Ten Tips on Writing from David Ogilvy

David Ogilvy

In 1985, advertising man David Ogilvy predicted 13 changes we will see in the ad business. A man who enjoyed his work, Ogilvy was fond of list making. Three years before making those predictions, he sent an internal memo to all employees titled How to Write.

The memo is part of a collection of Unpublished David Ogilvy that includes memos, letters and notes the ad man wrote over the years and spells out his core beliefs on writing in pity form. It says:

The better you write, the higher you go in Ogilvy & Mather. People who think well, write well.

Woolly minded people write woolly memos, woolly letters and woolly speeches.

Good writing is not a natural gift. You have to learn to write well. Here are 10 hints:

  1. Read the Roman-Raphaelson book on writing. Read it three times.

  2. Write the way you talk. Naturally.

  3. Use short words, short sentences and short paragraphs.

  4. Never use jargon words like reconceptualize, demassification, attitudinally, judgmentally. They are hallmarks of a pretentious ass.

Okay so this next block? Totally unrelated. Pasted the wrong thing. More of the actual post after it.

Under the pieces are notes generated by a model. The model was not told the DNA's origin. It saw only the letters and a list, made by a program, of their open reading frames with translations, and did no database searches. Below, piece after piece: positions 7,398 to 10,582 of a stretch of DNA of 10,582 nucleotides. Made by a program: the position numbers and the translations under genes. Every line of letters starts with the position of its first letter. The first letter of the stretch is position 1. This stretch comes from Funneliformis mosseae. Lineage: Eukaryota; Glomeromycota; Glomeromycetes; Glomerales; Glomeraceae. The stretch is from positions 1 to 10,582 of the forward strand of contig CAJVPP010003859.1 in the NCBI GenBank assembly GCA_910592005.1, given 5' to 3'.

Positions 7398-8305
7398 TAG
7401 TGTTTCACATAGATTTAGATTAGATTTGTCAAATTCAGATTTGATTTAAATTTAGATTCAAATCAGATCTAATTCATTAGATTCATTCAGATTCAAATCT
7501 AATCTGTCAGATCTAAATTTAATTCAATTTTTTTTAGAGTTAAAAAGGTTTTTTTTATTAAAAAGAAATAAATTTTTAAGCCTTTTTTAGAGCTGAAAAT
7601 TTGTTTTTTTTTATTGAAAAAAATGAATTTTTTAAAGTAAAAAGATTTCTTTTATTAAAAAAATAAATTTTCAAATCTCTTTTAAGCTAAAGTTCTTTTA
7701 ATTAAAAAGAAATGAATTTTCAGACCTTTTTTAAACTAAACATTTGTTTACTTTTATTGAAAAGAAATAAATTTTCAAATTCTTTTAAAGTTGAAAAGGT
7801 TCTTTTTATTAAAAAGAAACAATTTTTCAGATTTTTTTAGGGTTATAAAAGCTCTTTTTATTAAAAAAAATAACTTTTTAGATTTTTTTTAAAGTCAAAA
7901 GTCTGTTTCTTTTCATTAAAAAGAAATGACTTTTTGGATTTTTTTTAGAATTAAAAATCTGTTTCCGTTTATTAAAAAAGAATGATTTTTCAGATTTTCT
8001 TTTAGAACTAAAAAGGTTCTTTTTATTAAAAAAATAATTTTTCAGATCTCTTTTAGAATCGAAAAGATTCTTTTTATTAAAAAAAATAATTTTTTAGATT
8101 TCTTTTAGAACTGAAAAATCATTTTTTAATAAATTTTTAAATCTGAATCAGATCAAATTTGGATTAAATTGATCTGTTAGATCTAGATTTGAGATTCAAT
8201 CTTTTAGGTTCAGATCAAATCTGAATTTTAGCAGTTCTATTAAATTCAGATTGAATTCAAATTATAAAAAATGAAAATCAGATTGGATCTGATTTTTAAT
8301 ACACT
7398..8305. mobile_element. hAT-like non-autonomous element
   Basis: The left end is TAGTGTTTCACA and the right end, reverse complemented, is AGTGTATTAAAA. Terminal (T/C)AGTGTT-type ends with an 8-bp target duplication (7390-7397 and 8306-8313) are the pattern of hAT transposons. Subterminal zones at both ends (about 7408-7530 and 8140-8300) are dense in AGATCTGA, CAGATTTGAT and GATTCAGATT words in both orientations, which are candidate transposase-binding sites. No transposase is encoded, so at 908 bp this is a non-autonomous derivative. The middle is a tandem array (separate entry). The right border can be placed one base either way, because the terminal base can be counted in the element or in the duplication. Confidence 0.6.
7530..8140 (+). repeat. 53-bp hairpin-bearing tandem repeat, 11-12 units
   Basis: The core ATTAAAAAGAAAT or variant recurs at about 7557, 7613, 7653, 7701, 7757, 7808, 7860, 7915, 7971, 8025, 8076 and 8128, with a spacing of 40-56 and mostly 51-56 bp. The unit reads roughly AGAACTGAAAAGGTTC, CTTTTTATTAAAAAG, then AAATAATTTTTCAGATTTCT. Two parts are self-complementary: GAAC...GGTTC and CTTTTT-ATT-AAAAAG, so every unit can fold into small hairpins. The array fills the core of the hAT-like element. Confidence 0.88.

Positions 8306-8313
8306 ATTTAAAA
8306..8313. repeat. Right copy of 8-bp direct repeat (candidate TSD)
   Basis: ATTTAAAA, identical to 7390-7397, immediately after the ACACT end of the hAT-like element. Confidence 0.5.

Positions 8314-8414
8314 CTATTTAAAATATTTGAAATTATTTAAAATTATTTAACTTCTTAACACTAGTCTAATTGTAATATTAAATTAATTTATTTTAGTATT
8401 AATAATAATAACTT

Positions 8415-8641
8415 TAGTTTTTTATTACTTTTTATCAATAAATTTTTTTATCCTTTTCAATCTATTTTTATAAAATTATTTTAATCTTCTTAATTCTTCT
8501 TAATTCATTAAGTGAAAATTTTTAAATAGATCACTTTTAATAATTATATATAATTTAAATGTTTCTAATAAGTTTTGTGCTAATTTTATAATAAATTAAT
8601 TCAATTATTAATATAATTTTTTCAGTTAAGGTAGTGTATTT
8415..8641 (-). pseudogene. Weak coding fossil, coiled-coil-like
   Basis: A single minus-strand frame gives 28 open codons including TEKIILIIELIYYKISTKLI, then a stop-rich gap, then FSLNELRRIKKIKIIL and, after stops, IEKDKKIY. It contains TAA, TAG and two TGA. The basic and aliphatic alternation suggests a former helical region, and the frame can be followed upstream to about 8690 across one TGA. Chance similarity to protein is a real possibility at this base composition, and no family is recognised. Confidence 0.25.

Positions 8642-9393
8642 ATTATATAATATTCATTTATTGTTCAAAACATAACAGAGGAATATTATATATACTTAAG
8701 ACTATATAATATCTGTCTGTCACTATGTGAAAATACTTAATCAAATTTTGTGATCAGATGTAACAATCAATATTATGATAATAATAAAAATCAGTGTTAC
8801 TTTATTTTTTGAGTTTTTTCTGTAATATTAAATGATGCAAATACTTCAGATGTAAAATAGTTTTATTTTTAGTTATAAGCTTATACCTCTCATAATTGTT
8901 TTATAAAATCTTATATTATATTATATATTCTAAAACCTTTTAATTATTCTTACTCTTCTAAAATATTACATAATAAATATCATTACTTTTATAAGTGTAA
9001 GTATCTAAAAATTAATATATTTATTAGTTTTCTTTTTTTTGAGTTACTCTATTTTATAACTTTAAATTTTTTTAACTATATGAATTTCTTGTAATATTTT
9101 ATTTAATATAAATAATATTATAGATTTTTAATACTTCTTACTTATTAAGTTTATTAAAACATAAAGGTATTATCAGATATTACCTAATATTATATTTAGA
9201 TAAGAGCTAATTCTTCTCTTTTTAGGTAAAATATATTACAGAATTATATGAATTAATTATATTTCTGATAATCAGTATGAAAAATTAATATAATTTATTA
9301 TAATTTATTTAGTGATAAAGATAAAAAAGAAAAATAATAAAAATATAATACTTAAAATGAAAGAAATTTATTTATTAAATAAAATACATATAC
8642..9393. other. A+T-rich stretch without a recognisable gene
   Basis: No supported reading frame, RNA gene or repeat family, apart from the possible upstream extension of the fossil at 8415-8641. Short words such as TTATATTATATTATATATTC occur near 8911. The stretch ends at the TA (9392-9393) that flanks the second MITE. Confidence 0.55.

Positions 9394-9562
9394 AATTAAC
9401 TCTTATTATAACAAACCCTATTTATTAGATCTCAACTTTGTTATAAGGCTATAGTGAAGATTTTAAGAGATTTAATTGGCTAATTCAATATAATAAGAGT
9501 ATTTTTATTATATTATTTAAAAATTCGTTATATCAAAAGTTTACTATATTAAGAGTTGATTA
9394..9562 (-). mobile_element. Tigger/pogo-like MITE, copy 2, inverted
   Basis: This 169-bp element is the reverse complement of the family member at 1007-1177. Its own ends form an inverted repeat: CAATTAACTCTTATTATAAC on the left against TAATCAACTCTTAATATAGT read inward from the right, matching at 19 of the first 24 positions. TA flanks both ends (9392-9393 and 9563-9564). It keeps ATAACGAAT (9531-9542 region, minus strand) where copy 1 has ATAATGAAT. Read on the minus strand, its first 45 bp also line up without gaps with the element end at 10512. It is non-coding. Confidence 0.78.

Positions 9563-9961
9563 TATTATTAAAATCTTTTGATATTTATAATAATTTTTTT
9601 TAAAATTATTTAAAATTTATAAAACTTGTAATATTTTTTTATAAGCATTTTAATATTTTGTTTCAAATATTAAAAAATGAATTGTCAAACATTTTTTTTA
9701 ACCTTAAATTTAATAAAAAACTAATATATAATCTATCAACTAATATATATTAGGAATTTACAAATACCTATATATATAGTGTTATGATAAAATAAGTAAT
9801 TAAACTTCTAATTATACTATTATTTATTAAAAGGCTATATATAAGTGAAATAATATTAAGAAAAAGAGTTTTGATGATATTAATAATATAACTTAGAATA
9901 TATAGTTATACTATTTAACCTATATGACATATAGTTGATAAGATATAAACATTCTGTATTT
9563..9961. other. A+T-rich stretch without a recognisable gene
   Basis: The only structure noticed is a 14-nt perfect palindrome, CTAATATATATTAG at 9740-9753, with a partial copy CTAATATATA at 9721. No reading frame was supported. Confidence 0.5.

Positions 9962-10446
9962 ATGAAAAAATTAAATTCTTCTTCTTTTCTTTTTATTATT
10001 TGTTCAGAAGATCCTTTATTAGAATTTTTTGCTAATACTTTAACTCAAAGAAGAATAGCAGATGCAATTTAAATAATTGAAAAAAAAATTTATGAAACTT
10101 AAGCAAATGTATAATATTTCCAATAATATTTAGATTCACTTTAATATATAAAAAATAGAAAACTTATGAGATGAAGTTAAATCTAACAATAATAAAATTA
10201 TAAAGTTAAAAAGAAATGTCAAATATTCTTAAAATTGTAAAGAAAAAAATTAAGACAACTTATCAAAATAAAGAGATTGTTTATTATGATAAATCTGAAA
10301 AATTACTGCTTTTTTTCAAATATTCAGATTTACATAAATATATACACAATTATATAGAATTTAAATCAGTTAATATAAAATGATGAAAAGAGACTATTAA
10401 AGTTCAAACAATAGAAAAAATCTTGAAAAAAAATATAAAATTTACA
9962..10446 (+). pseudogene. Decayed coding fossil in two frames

5. Never write more than two pages on any subject.

  6. Check your quotations.

  7. Never send a letter or a memo on the day you write it. Read it aloud the next morning — and then edit it.

  8. If it is something important, get a colleague to improve it.

  9. Before you send your letter or your memo, make sure it is crystal clear what you want the recipient to do.

  10. If you want ACTION, don’t write. Go and tell the guy what you want.

    1. David

Bottom line, good writing is not a natural gift. We have to earn it by working on the craft. In addition to Unpublished David Ogilvy see also his books On Advertising, and Confessions of an Advertising Man.


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